Hyacinthoides is a genus in the family Hyacinthaceae. The species in this genus have had several names (Scilla, Endymion) and have reverted back to a previous name. Commonly known as Bluebells or Wood Squills these are woodland plants with bell-shaped predominantly blue lavender flowers. They are distinguished from Scilla by the bulb being renewed yearly and having each flower subtended by two (rather than one) bract. Jerry Flintoff discussed this genus in his introduction to Scilla when it was the topic of the week.
Hyacinthoides aristides is a dwarf species. Photos by Rimmer de Vries, who writes this is the earliest Scilla-Hyacinth type plant to flower in the year, blooming for me in early March 2013 as the latest flowering form of Hyacinthoides lingulata was finishing; my plant came from Paul Christian, who reported it had descended from an I. Schneider collection made in a oak forest near Yakouren, Algeria.
Hyacinthoides hispanica syn. Endymion hispanicus, syn. Scilla hispanica is the tallest and broadest leaved species with unscented bell shaped flowers scattered along the stem. It is native to Spain and Portugal and to northwest Africa and is often referred to as the Spanish bluebell. It is known to hybridize with Hyacinthoides non-scripta and there are garden cultivars available in pink, white, and blue. It is considered to be an excellent garden plant that naturalizes or is an invasive weed, depending on your opinion, in situations where it is happy. Apparently distinguishable from Hyacinthoides non-scripta by upright, not nodding, scapes. Photo 1 from Max Withers who captured it growing in a California garden with other plants that can become weedy in Mediterranean gardens: Allium triquetrum, Centranthus ruber, Chasmanthe sp. and Oxalis pes-caprae. Photo 2 taken by Eugene Zielinski at Cerro Santa Lucia, a city park in Santiago, Chile. Photos 3-4 from Mary Sue Ittner.
Hyacinthoides italica, known as the Italian Bluebell, is found in France, Spain, Italy, and Portugal where it grows in rocky places. This is a smaller plant than the other more commonly grown species, but I think it is very charming with the intricate blue and purple starry outfacing flowers. Photos 1-3 from Mary Sue Ittner show the plants in bloom February and March in different years. The last is a picture of the bulbs on a 1 cm grid.
Hyacinthoides lingulata, syn. Scilla lingulata is a small but beautiful fall-blooming species native to North Africa. Both names are sometimes used and there is a var. ciliolata named under Scilla but not recognized when considered Hyacinthoides. The plants in the 8-inch diameter pot in the first two pictures from Jane McGary are the increase of one bulb purchased 5 years prior from Monocot Nursery. This species is grown for her in an unheated bulb frame where winter temperatures reach about 25 degrees F. The epithet "ciliolata" refers to the fine hairs on the leaf margins, visible in the photo. The third and fourth pictures are from John Lonsdale. The fifth photo shown below and taken November 2003 by Lee Poulsen is of a plant grown by Harold Koopowitz from seeds collected in Morocco that is a very nice shade of blue. The last photo from Mary Sue Ittner shows the bulb on a 1 cm grid. She grows these in pots in part sun/shade where they bloom one to two months after leaves emerge in fall.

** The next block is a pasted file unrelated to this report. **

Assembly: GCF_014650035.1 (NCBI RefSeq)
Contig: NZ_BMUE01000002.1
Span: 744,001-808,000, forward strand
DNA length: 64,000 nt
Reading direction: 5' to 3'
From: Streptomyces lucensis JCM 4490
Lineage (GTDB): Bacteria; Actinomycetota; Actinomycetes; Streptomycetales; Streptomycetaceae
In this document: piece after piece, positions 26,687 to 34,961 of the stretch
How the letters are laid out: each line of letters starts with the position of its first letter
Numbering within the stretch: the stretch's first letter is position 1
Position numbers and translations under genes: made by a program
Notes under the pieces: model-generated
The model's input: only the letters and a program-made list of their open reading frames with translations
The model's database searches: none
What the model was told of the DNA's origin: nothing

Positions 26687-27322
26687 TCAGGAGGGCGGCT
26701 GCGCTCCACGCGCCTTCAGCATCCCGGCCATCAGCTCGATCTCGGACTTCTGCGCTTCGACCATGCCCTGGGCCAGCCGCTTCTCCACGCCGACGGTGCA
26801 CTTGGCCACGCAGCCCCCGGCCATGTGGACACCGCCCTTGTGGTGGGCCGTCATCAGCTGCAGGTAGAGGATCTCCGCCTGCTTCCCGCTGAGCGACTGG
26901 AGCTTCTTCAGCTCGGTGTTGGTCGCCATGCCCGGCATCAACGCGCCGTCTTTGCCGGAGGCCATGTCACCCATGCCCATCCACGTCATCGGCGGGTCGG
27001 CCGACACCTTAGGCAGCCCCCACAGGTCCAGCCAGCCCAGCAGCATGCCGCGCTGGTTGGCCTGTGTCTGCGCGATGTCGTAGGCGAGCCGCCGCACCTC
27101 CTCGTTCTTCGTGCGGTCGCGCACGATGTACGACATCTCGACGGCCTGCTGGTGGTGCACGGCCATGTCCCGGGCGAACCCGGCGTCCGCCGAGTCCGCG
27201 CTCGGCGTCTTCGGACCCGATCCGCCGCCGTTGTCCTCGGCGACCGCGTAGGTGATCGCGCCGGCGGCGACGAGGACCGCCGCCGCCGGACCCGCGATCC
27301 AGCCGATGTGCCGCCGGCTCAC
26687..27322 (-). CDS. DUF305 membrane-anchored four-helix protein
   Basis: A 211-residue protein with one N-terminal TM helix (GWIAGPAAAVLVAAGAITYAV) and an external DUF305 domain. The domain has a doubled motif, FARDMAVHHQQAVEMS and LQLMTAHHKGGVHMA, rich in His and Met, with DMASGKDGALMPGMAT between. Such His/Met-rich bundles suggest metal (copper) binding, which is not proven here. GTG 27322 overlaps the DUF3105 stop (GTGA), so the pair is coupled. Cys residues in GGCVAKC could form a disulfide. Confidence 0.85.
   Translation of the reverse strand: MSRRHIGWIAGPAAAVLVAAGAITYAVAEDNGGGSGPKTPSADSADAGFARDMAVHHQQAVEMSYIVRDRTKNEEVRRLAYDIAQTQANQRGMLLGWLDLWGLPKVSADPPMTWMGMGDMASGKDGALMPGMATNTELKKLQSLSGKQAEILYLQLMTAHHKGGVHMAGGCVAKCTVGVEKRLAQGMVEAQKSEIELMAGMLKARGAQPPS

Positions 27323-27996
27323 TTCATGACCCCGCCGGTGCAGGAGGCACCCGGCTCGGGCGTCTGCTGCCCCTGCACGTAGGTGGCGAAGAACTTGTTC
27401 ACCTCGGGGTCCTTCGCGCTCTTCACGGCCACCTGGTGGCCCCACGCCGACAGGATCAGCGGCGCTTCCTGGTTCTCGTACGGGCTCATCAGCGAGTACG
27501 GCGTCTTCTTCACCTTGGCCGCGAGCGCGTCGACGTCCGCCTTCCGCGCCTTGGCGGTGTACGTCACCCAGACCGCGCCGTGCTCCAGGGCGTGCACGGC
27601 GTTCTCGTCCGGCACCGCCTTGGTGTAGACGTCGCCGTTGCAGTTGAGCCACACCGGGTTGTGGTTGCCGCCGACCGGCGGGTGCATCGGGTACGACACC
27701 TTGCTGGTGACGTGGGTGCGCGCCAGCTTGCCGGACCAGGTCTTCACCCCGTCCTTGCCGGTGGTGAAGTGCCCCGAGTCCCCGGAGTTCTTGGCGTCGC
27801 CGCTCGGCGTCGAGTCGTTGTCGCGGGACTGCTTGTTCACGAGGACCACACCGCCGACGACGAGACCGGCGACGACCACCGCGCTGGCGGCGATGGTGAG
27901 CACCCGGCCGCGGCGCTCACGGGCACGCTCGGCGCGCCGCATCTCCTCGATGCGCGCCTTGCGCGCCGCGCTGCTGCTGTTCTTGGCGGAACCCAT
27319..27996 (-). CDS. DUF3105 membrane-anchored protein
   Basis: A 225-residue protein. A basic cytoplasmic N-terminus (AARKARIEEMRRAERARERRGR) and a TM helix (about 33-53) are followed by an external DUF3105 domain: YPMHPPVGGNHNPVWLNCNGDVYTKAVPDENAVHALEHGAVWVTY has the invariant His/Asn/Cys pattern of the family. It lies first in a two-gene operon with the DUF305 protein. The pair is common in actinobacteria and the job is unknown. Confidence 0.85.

Hyacinthoides × massartiana is a hybrid of H. hispanica and H. non-scripta and is the common garden 'bluebell'. They will spread themselves and often have to be weeded out. From seed to flower takes about three years. They are available in white, shades of pink and purple and blue. Photos David Pilling.
The first photo is of a seed pod and seeds; the second is of shoots appearing at the end of November 2012 in North West England.
Hyacinthoides mauritanica (Schousb.) Speta includes two subspecies formerly included in Scilla.
Hyacinthoides mauritanica ssp. mauritanica, syn. Scilla mauritanica, is a dwarf blue flowered species native to Portugal and Morocco. It blooms in spring. Photos from Alessandro Marinello.
Hyacinthoides non-scripta is a native of Western Europe where it is found growing in woods and meadows. It grows in masses in the British Isles and is quite showy in spring. In England these plants are called Bluebells and in Scotland Wild Hyacinths. The photos below were taken in the UK in May 2004 by Bob Rutemoeller. The first two were taken in the Lake District and show a mass of blue under the trees framed by a wall and a close up of the flowers which are usually blue and occasionally white. The last was taken in central Scotland showing a trail bordered by flowers.
Conservationists believe the main threats to native bluebells in England are 'global climate change' and hybridization with 'spanish bluebells' (Hyacinthoides hispanica) escapees from gardens, for now they remain prolific. Compared with other species, H. non-scripta has white anthers, as against blue anthers. Photos David Pilling.
In these photos a black pot of non-scripta is shown next to a garden plant (probably Hyacinthoides hispanica). Note the drooping curved stems of non-scripta against the stout upright stem, the thin leaves compared with the broad leaves, the shape of the flowers and the way they hang, and the relative sizes of the plants.
Hyacinthoides reverchonii, syn. Scilla reverchonii from Spain has narrow leaves and loose racemes of blue flowers with purple stamens that hang to one side of the stem. It is an early bloomer, blooming between February and April. Photos by Mary Sue Ittner. The last picture shows the bulbs on a 1 cm grid.